Can you obtain from the attic the message translation, and the transmitted, shortly we'd like to dismiss this man once and for all. If you cannot obtain this information, Davidson is going to pressure us for permission to use Chicago office letterhead and use other US Government letterhead he has received in this matter in an article for some space magazine. We are sending by buckslip this date a publication of Davidson's criticizing the Air Force for concealment of information on flying saucers. Incidentally, Davidson is no fool, and it appears that the attic is treating him as one if they think he can be satisfied with a SOP such as Captain Elwood's.

They wanted him to go away, but Davidson kept up his attack, writing to Dulles to demand information on just where exactly the Morse code signal had come from, and in the meantime, both the Air Force and CIA were in a tough situation because they had both denied analyzing the tape and Davidson was starting to think that there was maybe some other clandestine shadowy group working behind the scenes. He was catching them in a web of lies that he would surely take public, so for damage control, the CIA sent agents disguised as Air Force officers to reassure Davidson that there was no secret shadow organization working behind the scenes, that they had in fact analyzed the recording thoroughly, found it to be of U.S. origin, and then destroyed it to conserve file space, which Davidson didn’t buy at all. They then tried to wash their hands of all of it by ceasing all contact with Davidson and taking up a stance of silence on the matter, but not before making the statement:

The CIA has not participated in any flying saucer activities and has referred all correspondence to the Air Force. Mr. Davidson’s belief that this agency is involved in the ‘flying saucer furore’ and is using this as a tool in psychological warfare is entirely unfounded. His indication that CIA is misguiding persons in leading them to believe in Flying Saucers is also entirely unfounded.

Davidson would continue his crusade to uncover the CIA’s lies and cover-ups for the rest of his life, but was never able to get very far. A veil of silence had dropped, and he would die in 2007 at the age of 84 without the answers he had sought for decades. Davidson and his work would never make huge waves, mostly seen as pretty obscure, and that is probably the way the CIA would like to keep it. It is all quite the tale of intrigue and conspiracies, made all the more interesting in that Davidson was not looking for aliens or spaceships, but rather for the CIA’s mission to fool the public into believing those things. He may have been onto something too, as his snooping around caused him to be persecuted and watched by the agency far more than someone looking for frozen alien bodies at Area 51. One article by Philip Coppens at the site Eye of the Psychic sums it up nicely, saying:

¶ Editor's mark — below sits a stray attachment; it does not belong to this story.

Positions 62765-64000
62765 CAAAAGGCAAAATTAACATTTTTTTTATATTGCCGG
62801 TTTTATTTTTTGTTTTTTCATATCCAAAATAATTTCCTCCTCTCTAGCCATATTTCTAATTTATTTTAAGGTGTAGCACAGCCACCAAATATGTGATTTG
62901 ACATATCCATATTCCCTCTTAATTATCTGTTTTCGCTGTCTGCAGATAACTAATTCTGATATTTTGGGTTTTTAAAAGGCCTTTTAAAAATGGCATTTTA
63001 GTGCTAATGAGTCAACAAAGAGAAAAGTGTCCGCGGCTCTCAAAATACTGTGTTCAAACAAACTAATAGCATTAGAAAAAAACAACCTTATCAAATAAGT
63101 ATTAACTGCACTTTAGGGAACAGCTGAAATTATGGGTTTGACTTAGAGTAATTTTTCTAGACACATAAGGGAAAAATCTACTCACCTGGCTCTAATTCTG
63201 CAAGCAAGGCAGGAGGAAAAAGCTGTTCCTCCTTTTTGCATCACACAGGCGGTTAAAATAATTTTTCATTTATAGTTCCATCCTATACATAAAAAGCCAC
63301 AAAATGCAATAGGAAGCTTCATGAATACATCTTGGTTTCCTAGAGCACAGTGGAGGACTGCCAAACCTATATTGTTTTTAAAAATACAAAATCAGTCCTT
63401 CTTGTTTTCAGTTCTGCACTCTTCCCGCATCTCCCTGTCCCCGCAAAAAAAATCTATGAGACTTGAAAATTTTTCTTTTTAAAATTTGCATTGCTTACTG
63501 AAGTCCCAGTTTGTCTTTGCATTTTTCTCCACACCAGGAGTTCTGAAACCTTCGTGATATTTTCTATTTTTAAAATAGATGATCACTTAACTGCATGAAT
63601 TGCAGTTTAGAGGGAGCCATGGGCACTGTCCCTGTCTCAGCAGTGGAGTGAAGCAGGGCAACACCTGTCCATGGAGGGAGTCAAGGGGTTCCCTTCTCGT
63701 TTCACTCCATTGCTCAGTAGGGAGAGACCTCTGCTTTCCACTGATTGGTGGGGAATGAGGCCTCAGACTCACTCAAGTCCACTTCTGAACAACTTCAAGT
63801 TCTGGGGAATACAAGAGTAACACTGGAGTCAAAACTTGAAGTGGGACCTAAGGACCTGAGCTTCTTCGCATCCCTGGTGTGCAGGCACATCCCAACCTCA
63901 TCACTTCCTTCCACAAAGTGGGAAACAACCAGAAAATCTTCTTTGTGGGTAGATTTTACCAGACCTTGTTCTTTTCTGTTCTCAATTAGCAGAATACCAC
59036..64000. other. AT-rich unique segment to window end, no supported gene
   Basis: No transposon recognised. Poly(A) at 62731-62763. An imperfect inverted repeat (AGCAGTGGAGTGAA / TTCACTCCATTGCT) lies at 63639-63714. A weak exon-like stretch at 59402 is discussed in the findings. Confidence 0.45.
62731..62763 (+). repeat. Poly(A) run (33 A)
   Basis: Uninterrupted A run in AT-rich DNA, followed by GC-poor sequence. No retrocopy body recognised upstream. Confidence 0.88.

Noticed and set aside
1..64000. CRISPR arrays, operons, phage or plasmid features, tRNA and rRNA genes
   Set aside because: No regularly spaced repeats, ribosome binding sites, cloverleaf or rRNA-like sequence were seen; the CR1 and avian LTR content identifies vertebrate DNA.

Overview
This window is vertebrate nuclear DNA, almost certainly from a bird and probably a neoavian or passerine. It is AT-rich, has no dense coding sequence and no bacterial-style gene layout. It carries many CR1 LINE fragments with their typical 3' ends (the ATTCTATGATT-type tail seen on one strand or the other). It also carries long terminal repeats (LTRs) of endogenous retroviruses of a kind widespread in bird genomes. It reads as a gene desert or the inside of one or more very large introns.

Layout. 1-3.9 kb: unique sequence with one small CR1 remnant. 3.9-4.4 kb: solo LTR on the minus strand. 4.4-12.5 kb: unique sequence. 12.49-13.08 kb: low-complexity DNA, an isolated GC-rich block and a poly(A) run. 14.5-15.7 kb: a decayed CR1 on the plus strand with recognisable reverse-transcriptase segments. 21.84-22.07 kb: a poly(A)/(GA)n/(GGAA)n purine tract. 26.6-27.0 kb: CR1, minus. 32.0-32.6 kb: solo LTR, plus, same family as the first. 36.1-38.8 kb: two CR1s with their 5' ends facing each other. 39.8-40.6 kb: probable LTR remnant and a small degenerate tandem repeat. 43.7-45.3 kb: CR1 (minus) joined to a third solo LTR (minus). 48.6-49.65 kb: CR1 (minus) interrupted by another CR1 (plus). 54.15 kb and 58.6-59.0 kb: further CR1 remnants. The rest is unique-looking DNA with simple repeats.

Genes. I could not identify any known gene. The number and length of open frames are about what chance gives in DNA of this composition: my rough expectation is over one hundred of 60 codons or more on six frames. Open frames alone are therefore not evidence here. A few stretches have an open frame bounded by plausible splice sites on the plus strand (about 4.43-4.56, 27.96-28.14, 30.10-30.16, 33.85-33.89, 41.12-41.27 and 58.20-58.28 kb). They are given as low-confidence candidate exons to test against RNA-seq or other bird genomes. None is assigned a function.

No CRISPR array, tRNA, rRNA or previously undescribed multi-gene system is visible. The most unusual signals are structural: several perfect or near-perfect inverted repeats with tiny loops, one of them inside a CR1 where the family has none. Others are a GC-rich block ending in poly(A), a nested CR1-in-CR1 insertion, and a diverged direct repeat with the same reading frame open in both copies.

It should not come as a surprise that Davidson suffered persecution by the CIA. This is extremely telling when compared to the lack of action taken against other researchers who claim that the CIA and other agencies are engaged in a massive cover-up concerning alien contact. So it’s okay to say that the CIA is hiding little green men, but when you say the CIA has concocted the story of little green men, the CIA hunts you down. But in this battle, however Davidson may be right, he lost and the CIA won: today, the extraterrestrial interpretation of UFOs is the most commonly proposed and accepted explanation, with a benign alien presence if not on than at least “near” Earth here to help us. And Davidson, though known, is ill-understood by most UFO researchers and either accidentally or knowingly misrepresented by even more writers on the subject. What Davidson predicted, has come true.

It is hard to know what to make of all of this. Davidson's theories are certainly pretty controversial in relation to the UFO field, as his stance is that all of it is a ruse concocted by the CIA, and that there are no real UFOs or aliens at all. Yet, whether his ideas were accurate or not, it is compelling that he was able to get the CIA and these higher-ups all worked up and in a panic. What were they trying to hide and what had Davidson stumbled onto? Is there perhaps more to this than meets the eye? Whatever the case may be, it sure is an interesting tale of intrigue, conspiracy, and general weirdness.

Brent Swancer

Brent Swancer is an author and crypto expert living in Japan. Biology, nature, and cryptozoology still remain Brent Swancer’s first intellectual loves. He's written articles for MU and Daily Grail and has been a guest on Coast to Coast AM and Binnal of America.